The choice of $E_0$ means $[\mathfrak{a}] \star E_0$ can be represented in Montgomery form $y^2 = x^3 + Ax^2 + x$ for any $[\mathfrak{a}] \in G$, so it suffices to specify the coefficient $A \in \mathbb{F}_p$. Pairing this with a space-efficient representation of $[\mathfrak{a}]$, CSIDH has small keys compared to SIDH, which is currently the NIST submission with the smallest combined key and ciphertext length. However, it is slow. Considering NIST level 1 parameters, it takes around 80ms compared to 10ms for SIDH 9.

To increase the speed of the protocol, Castryck and Decru considered taking prime $p \equiv 7 \mod 8$ 10. Elliptic curves are can now be represented in the form $y^2 = x^3 +Ax^2 -x$ and there are two possible endomorphism rings. Proposed NIST level 1 secure parameters $\texttt{CSURF-512}$, give a speed-up of about 5.68% compared to $\texttt{CSIDH-512}$ when sampling from a specific set up. As highlighted above, the parameter sets may beed to be reconsidered, which may decrease efficiency. Therefore, advancements in this area are highly desirable for CSIDH to compete with other post-quantum secure key-exchange protocols.

  1. Jean-Marc Couveignes. Hard homogeneous spaces. Cryptology ePrint Archive, Report 2006/291, 2006.  2 3

  2. Alexander Rostovtsev and Anton Stolbunov. Public-Key Cryptosystem Based on Isogenies. Cryptology ePrint Archive, Report 2006/145, 2006.  2 3

  3. Luca De Feo and Jean Kieffer and Benjamin Smith. Towards practical key exchange from ordinary isogeny graphs. Cryptology ePrint Archive: Report 2018/485, 2018.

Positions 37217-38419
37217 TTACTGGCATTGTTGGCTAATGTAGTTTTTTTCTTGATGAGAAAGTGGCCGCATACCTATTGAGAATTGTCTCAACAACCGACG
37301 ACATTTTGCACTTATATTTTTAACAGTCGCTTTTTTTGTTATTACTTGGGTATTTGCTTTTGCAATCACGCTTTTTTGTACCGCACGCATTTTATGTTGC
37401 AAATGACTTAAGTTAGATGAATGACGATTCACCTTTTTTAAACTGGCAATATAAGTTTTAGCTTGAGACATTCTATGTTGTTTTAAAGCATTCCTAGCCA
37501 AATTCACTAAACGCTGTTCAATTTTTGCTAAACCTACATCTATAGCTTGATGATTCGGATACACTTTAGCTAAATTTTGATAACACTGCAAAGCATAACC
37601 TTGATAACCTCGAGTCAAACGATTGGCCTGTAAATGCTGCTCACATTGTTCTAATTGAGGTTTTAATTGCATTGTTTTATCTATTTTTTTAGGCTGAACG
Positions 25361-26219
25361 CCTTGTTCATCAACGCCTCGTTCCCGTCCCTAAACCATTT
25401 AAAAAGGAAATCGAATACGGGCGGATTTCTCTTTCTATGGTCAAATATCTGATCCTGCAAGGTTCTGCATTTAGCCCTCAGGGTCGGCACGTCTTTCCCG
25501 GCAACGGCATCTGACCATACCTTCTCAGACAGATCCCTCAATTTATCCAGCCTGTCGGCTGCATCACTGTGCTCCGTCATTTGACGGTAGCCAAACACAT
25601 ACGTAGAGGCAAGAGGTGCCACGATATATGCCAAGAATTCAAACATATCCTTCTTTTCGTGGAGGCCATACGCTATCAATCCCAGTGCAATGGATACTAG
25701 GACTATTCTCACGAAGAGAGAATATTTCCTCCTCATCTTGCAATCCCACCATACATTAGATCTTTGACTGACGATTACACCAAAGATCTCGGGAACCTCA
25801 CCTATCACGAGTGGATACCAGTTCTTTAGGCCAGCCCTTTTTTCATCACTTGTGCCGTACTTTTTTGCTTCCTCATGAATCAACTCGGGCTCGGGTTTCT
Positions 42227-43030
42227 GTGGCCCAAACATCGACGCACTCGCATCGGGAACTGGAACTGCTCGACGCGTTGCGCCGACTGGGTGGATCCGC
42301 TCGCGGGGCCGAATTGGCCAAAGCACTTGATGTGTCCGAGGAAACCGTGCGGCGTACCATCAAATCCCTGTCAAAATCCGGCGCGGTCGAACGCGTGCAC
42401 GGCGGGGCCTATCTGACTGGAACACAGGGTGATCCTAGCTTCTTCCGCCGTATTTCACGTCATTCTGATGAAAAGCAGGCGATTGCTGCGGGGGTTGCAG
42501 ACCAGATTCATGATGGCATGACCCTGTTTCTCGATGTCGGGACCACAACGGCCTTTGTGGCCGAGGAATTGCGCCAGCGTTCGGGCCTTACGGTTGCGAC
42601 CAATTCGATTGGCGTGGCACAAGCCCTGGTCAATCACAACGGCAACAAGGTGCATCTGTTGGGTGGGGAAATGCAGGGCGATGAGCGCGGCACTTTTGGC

4. Wouter Castryck and Tanja Lange and Chloe Martindale and Lorenz Panny and Joost Renes. CSIDH: An Efficient Post-Quantum Commutative Group Action. Cryptology ePrint Archive: Report 2018/383, 2018. 

  5. Christophe Petit. Faster Algorithms for Isogeny Problems using Torsion Point Images. Cryptology ePrint Archive: Report 2017/571, 2017. 

  6. Leonardo Colò and David Kohel. Orienting supersingular isogeny graphs. Cryptology ePrint Archive: Report 2020/985, 2020. 

  7. Chris Peikert. He gives C-Sieves on the CSIDH. In Annual International Conference on the Theory and Applications of Cryptographic Techniques, pages 463-492. Springer, 2020. 

  8. Xavier Bonnetain and André Schrottenloher. Quantum Security Analysis of CSIDH. In Annual International Conference on the Theory and Applications of Cryptographic Techniques, pages 293-522. Springer, 2020. 

  9. Chloe Martindale. CSIDH: An efficient post-quantum commutative group action. Oxford PQC Workshop, March 2019. 

  10. Wouter Castryck and Thomas Decru. CSIDH on the surface. In International Conference on Post-Quantum Cryptography, pages 111-129. Springer, 2020.